Ah, the t-test—staple of many an introductory statistics class. Also known as the Student’s t-test; it was developed by William Sealy Gosset under the pseudonym of “Student”, hence the name. Because it is a basic significance test often taught in introductory statistics classes, some eschew it as elementary. However, the t-test is based on mathematics and theory just as much as any other statistical test, and it can be appropriate to answer certain research questions. If your research design, research question, and data call for it, there is no need complicate things—use the t-test! Whether you just need a refresher, or you are learning about the t-test for the first time, read on to discover more about the different types of t-tests you can utilize to answer your research questions.
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There are two basic types of t-tests: one for independent samples and one for paired samples. Independent samples means that, in your research design, all of your data or measurements belong to unique individuals. You would use the independent samples t-test in this design to determine if there is a significant difference in some score between two groups of participants. For example, say you wanted to see if men and women scored similarly on an anxiety scale. You could test each participant to record their gender and anxiety score. You could then input gender as your independent variable for your t-test, and the anxiety score as the dependent variable. If you have a significant t-test, your two groups are significantly different on your measured variable! You could then look at the means to see which group scored higher or lower. Prior to running this analysis, you will want to test the assumptions of normality and equality of variances.
Paired samples means that, in your research design, you measured each participant on some variable more than once. So, for example, testing anxiety scores on the same participants before and after an intervention. You could use the paired samples t-test (also known as the repeated measures t-test) to see if your participants’ anxiety scores improved after your intervention. A significant paired samples t-test means that your two scores are significantly different from each other. You could then look at the means to see which score (e.g., pre or post) was higher. Prior to running this analysis, you will want to test the assumption of normality.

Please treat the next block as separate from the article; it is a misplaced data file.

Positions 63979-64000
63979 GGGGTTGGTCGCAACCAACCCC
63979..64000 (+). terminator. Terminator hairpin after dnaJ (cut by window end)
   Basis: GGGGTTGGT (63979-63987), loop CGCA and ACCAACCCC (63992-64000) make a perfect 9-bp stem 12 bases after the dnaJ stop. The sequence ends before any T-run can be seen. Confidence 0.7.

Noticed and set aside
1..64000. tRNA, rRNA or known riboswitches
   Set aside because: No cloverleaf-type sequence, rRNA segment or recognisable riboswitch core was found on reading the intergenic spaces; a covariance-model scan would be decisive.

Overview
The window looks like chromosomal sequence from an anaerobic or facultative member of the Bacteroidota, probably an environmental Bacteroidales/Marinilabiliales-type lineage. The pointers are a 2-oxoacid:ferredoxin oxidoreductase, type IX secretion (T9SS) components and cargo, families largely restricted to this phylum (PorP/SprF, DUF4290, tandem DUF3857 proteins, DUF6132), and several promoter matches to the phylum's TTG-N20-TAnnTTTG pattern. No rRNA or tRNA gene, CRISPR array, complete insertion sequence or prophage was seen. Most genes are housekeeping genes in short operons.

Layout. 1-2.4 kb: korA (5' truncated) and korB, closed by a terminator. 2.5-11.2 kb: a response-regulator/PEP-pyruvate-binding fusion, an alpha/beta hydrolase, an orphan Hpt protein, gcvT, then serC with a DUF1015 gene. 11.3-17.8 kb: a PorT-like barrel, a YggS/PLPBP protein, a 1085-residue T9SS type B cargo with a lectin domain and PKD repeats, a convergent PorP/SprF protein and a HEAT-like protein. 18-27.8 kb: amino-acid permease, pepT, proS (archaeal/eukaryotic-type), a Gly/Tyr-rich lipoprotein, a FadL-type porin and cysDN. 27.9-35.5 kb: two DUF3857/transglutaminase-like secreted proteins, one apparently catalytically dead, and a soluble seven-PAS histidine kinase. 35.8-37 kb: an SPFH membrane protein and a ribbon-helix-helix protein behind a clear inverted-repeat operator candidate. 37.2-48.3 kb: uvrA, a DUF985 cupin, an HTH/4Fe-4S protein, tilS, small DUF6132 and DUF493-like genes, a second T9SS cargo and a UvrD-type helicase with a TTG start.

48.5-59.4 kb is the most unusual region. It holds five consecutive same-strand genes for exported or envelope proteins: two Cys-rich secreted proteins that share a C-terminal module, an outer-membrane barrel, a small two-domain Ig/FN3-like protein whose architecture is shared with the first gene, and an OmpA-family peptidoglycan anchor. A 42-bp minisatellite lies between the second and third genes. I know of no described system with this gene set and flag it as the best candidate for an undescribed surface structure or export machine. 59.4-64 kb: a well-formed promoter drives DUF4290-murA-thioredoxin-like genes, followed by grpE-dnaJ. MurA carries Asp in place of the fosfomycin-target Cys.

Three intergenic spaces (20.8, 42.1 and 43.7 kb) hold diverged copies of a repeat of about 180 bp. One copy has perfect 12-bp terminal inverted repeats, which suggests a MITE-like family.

But what if you do not have a continuous measurement? What if you have a Likert-type scale, or some other ordinal variable? First, check this blog for more information on when you can use ordinal measurements as continuous variables. However; if you have a Likert-type scale with fewer than five categories, or you have a true ordinal measurement, you may need to use a non-parametric analysis. Luckily, there are some non-parametric equivalents to the two types of t-tests. The Mann-Whitney U is similar to the independent sample t-test, and the Wilcoxon Signed-Rank test is similar to the paired samples t-test. These may also be used if your data does not meet the normality assumption.
To recap: for an independent samples t-test, you want two different groups of unrelated participants. That is your independent variable. Then, you want a continuous score for your dependent variable. For a paired samples t-test, you want the same participants measured more than once. For your variable inputs, you would need two continuous measurements for each participant. If you need to run a non-parametric test, consider the Mann-Whitney U or the Wilcoxon Signed-Rank test.